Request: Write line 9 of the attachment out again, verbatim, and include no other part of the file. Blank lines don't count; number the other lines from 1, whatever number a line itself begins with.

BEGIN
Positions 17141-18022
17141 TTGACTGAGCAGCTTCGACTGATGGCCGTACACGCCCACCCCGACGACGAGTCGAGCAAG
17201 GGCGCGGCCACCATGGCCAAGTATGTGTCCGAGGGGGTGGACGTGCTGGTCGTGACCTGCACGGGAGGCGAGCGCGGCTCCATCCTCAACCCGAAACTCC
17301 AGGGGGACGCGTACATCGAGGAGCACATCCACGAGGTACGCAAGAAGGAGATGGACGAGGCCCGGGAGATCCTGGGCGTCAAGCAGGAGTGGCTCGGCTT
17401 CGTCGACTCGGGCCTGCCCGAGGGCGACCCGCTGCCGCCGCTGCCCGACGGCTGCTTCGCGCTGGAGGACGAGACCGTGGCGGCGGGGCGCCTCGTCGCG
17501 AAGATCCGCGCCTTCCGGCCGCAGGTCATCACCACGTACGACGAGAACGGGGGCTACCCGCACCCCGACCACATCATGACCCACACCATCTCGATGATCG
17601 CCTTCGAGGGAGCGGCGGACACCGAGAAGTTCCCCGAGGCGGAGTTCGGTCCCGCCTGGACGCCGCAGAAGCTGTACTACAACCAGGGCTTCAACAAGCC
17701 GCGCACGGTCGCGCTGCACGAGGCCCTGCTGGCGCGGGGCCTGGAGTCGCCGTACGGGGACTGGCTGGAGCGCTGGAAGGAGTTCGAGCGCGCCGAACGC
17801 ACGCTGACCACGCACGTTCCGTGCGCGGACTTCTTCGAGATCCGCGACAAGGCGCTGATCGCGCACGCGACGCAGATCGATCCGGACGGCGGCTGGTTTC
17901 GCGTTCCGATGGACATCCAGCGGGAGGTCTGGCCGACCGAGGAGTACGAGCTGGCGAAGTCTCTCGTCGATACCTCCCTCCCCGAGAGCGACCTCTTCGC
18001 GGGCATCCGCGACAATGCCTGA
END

17801 ACGCTGACCACGCACGTTCCGTGCGCGGACTTCTTCGAGATCCGCGACAAGGCGCTGATCGCGCACGCGACGCAGATCGATCCGGACGGCGGCTGGTTTC